Friday, January 26, 2007

Ora et Labora and leave the house

As a writer I've held to two credos. Writing begets writing which means keep yourself glued to your computer and apply yourself - and Ora et Labora, work and pray - and as a Calvinist, a little heavy on the work, thank you very much. Writing is hard. It is solitary. It requires sacrifices both socially and physically. Then, six months ago, I sat at my computer to brainstorm some new book ideas . . . and froze.

This is a novel concept for me because until I switched to my Mac computer, the situation was usually reversed. But I couldn't re-boot out of this freeze. I scribbled, I read, I watched movies but nothing. No inspiration. No new ideas. For the past ten years I had spilled out stories and now the well was empty. My career was over. Time to fill out that IGA application form.This is a lousy situation for a writer to find herself.

I knew I should be praying about this - I am, after all, a writer who professes faith in God and salvation through Christ. I trust that if not a hair can fall from my head without his will, surely an idea can fall into that same head? Yet in spite of my fears of the end of a career, I struggled with the concept that God should be intrested in my lack of ideas when Somalia, Iraq and persecution in China are, I am sure, taking up a lot of His attention. At the same time I felt that writing was still my place in the Kingdom, so I caved and in my daily devotions, asked God for some ideas. And I applied myself even harder to my craft. I stayed home and concentrated on the writing. I pushed away all distractions. I kept myself isolated so I could focus. I finished up my current contract trying not to panic because I had no new ideas hence, no new work. And I prayed.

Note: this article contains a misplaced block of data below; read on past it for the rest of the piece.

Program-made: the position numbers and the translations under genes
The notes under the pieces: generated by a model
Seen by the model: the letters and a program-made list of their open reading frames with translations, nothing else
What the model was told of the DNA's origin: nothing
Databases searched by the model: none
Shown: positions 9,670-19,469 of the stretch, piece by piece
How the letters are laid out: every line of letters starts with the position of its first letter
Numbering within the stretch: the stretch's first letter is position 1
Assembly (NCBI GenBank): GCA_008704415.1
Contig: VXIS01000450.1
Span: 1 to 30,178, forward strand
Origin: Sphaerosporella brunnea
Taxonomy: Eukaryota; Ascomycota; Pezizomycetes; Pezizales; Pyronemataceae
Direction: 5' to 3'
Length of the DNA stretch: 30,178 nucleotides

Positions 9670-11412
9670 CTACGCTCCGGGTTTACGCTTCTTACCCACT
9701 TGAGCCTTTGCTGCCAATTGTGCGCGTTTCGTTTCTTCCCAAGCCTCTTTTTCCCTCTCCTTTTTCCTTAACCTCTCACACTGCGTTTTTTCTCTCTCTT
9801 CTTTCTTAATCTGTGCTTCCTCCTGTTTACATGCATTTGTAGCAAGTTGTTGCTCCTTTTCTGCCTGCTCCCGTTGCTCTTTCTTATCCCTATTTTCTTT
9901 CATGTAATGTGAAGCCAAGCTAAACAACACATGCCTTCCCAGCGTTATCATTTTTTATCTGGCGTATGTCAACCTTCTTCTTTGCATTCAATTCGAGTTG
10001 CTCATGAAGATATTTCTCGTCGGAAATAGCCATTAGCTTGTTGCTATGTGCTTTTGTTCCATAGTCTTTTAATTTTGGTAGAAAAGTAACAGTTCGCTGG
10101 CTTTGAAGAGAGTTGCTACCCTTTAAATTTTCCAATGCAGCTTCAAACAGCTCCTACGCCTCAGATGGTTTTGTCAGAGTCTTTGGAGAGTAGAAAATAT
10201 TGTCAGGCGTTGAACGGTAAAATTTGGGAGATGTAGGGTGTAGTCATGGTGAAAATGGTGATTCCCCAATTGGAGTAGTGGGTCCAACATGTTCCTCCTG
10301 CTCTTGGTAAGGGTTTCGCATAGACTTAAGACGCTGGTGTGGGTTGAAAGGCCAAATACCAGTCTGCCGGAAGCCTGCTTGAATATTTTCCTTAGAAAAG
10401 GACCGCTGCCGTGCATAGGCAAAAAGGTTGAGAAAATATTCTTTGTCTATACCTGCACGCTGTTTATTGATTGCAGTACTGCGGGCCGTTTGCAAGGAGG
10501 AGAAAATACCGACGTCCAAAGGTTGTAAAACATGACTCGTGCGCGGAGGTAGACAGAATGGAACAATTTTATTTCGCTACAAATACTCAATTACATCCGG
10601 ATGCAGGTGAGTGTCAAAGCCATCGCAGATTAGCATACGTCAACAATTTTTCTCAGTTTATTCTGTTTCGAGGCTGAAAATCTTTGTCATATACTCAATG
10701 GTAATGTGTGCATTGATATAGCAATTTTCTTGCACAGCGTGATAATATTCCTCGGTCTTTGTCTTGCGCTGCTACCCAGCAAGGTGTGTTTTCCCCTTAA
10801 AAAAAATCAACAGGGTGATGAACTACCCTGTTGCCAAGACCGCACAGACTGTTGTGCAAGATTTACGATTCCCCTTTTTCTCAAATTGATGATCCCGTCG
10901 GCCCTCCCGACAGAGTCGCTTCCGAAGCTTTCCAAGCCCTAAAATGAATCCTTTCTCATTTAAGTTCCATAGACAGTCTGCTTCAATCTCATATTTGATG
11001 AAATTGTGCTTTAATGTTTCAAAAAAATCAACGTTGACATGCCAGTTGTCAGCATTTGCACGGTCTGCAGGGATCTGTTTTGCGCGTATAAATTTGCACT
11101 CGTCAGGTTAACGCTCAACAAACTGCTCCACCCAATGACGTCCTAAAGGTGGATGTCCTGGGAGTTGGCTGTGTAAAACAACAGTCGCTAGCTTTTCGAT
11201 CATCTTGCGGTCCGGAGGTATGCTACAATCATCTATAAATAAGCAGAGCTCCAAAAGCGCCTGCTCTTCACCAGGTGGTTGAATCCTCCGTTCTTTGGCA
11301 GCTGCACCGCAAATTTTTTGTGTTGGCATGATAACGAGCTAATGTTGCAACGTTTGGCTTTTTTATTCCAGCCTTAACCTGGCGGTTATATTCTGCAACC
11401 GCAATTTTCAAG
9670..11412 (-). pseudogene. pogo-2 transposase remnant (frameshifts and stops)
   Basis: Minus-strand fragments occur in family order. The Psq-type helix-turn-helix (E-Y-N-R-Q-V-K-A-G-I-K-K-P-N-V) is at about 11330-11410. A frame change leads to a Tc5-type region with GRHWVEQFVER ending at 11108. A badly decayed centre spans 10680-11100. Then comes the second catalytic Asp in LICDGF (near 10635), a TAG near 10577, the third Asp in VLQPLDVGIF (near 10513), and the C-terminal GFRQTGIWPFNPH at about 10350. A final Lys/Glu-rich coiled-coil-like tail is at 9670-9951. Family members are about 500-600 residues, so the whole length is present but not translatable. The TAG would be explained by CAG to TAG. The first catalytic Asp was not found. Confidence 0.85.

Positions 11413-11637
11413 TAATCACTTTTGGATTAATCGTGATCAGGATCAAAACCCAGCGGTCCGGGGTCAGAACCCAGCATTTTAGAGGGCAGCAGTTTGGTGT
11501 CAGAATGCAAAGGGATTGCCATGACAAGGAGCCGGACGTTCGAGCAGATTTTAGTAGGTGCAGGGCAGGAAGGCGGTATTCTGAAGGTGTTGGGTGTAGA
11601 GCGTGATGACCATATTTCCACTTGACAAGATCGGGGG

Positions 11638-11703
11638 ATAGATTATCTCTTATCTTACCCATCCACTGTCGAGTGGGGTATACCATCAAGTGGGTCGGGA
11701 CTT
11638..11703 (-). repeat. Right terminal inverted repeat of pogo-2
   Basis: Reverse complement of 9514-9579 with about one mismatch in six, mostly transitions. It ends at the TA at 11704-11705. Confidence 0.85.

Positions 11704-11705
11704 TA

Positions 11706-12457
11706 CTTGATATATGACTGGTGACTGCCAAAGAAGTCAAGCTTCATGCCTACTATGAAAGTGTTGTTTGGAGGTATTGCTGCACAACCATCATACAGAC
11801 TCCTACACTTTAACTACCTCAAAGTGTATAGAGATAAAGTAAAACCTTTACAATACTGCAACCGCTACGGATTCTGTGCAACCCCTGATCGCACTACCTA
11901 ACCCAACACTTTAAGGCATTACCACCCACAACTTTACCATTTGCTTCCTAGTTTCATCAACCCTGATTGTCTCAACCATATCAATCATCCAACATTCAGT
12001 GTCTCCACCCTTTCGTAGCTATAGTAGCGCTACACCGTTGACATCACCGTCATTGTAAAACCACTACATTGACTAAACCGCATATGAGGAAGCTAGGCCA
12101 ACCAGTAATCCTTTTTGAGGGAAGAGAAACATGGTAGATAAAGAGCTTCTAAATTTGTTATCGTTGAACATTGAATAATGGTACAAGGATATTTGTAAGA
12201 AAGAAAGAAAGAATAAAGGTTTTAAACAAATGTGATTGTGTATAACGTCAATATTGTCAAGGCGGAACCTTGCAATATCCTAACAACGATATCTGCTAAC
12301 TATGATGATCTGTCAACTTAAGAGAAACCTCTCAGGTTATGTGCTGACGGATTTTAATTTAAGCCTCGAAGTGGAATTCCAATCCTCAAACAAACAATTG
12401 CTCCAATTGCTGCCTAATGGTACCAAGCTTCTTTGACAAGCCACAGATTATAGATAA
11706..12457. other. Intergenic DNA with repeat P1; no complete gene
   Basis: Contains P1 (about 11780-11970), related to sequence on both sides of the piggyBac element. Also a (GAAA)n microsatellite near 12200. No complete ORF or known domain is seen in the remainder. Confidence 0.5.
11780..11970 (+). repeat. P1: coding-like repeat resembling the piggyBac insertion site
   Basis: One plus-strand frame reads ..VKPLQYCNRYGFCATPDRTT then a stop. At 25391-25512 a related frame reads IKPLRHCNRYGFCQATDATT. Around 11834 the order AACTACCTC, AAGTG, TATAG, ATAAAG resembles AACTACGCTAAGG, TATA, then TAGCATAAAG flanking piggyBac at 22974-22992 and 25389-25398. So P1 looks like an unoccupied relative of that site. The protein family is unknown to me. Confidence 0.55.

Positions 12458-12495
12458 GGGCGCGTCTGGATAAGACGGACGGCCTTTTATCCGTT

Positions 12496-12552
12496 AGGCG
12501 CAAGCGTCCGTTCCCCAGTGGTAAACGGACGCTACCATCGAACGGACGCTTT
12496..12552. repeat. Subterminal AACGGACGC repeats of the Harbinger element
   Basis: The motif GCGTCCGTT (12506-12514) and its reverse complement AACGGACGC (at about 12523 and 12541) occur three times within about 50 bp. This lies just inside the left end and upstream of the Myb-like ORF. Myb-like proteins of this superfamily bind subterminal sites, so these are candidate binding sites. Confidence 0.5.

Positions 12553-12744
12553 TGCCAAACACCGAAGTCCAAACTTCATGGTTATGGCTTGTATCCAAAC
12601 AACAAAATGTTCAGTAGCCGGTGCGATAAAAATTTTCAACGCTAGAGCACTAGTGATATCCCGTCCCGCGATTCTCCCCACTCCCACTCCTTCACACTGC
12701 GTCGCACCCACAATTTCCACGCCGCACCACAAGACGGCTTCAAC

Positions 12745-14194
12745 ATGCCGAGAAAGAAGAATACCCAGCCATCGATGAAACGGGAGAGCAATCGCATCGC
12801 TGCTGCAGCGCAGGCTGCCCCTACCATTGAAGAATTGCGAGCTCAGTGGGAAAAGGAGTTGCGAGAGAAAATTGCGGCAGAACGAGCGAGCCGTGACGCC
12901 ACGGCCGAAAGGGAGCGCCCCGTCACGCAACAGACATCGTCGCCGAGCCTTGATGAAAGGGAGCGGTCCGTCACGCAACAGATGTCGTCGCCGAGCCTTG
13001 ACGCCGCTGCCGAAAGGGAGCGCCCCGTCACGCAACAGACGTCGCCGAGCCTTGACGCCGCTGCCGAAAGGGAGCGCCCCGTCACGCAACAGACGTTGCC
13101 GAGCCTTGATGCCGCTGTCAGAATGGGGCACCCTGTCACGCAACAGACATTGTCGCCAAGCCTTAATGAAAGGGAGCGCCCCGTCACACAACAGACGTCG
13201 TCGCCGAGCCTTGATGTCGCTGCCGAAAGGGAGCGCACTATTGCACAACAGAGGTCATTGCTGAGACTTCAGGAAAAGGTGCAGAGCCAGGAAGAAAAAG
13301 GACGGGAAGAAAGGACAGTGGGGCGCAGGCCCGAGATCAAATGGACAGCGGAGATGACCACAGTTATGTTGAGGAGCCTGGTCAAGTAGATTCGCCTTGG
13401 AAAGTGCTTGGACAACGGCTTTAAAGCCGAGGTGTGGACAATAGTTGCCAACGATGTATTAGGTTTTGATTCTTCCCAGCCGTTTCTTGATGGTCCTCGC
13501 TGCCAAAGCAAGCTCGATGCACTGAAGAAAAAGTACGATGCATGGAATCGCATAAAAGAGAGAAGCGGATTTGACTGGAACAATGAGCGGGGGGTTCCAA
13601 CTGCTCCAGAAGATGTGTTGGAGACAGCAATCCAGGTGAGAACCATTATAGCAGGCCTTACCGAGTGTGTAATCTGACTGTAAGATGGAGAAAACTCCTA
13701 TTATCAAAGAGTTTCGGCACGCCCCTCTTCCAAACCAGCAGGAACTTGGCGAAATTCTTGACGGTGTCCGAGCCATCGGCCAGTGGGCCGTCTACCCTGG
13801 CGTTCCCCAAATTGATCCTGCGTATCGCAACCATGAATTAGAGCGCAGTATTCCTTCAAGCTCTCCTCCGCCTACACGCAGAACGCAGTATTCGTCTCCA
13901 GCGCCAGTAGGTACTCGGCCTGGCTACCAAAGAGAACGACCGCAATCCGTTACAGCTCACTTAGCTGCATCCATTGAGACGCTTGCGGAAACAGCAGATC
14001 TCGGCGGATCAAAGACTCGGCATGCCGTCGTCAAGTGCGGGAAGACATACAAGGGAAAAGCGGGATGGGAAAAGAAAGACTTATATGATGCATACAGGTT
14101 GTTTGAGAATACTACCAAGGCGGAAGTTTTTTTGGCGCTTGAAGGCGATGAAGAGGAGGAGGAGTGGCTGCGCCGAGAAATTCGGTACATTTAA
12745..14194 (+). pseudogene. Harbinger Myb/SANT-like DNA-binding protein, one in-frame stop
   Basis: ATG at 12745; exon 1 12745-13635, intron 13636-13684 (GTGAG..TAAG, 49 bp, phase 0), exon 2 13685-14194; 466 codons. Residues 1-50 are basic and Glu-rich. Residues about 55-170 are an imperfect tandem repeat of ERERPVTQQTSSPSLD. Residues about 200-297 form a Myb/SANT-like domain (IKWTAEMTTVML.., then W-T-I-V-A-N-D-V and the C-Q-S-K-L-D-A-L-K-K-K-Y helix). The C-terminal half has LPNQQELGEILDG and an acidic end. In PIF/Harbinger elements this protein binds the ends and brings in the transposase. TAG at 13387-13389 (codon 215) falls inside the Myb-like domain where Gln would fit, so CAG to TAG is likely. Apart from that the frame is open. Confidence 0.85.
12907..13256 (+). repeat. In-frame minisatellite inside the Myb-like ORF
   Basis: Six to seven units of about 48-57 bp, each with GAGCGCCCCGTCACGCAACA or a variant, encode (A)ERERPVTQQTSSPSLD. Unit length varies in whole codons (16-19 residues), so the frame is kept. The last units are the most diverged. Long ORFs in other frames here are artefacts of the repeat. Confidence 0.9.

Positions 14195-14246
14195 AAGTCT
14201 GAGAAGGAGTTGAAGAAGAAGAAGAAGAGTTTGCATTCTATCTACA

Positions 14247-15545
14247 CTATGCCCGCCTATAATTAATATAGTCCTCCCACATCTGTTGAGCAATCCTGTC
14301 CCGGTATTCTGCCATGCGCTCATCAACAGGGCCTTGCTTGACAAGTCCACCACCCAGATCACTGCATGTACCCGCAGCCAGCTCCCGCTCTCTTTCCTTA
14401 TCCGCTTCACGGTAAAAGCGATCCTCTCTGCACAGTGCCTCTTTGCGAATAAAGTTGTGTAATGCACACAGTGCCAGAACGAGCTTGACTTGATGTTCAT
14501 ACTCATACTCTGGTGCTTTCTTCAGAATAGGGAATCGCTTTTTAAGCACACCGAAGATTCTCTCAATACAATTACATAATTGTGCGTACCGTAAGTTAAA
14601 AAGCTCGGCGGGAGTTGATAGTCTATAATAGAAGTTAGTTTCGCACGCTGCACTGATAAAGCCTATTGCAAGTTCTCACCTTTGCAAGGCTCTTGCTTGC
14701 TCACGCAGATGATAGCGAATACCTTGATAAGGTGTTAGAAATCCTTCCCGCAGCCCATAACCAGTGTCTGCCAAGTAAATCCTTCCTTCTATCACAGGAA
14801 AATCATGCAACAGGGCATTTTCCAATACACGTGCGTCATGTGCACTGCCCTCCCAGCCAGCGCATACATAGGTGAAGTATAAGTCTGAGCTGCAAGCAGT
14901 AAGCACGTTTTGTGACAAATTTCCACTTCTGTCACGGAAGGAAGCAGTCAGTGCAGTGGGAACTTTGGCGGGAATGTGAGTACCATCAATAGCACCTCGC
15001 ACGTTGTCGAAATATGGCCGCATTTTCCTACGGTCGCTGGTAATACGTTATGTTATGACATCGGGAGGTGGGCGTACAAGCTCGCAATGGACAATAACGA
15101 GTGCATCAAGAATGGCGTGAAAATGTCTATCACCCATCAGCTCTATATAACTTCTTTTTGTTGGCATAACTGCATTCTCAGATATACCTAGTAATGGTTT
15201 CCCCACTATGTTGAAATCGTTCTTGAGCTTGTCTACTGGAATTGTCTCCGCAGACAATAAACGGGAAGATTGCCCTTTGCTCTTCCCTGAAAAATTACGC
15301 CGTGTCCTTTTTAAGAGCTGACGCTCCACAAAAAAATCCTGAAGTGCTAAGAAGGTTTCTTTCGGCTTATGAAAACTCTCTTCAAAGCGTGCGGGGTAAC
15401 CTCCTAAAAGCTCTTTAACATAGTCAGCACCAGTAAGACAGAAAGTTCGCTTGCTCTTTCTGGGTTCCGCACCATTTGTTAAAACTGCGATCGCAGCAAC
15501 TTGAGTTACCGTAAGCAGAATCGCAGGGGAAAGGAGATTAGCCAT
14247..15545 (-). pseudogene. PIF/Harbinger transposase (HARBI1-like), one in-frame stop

In an inferior novel my prayers would have borne fruit and I would have been inspired and come up with some whopper novel treatments. But the brain freeze continued. So I surrendered. I put aside the hunt for new ideas. I turned my focus outward.I stepped out of my construction zone and out of my house. I got involved in a few other people's lives. Really listened (and not with the intention of 'borrowing' what I heard).

And my world opened up. My mind expanded. My prayers became ones of obedience and moving away from my concern for myself. And, to my pleased surprise, a germ of an idea formed as I sat in a meeting. The another one while listening to a sermon. (Sorry Pastor Randy) and as the ideas gently grew, I realized that in order to write about life, life must be lived. Writing may beget writing, but truly living life begets better writing.

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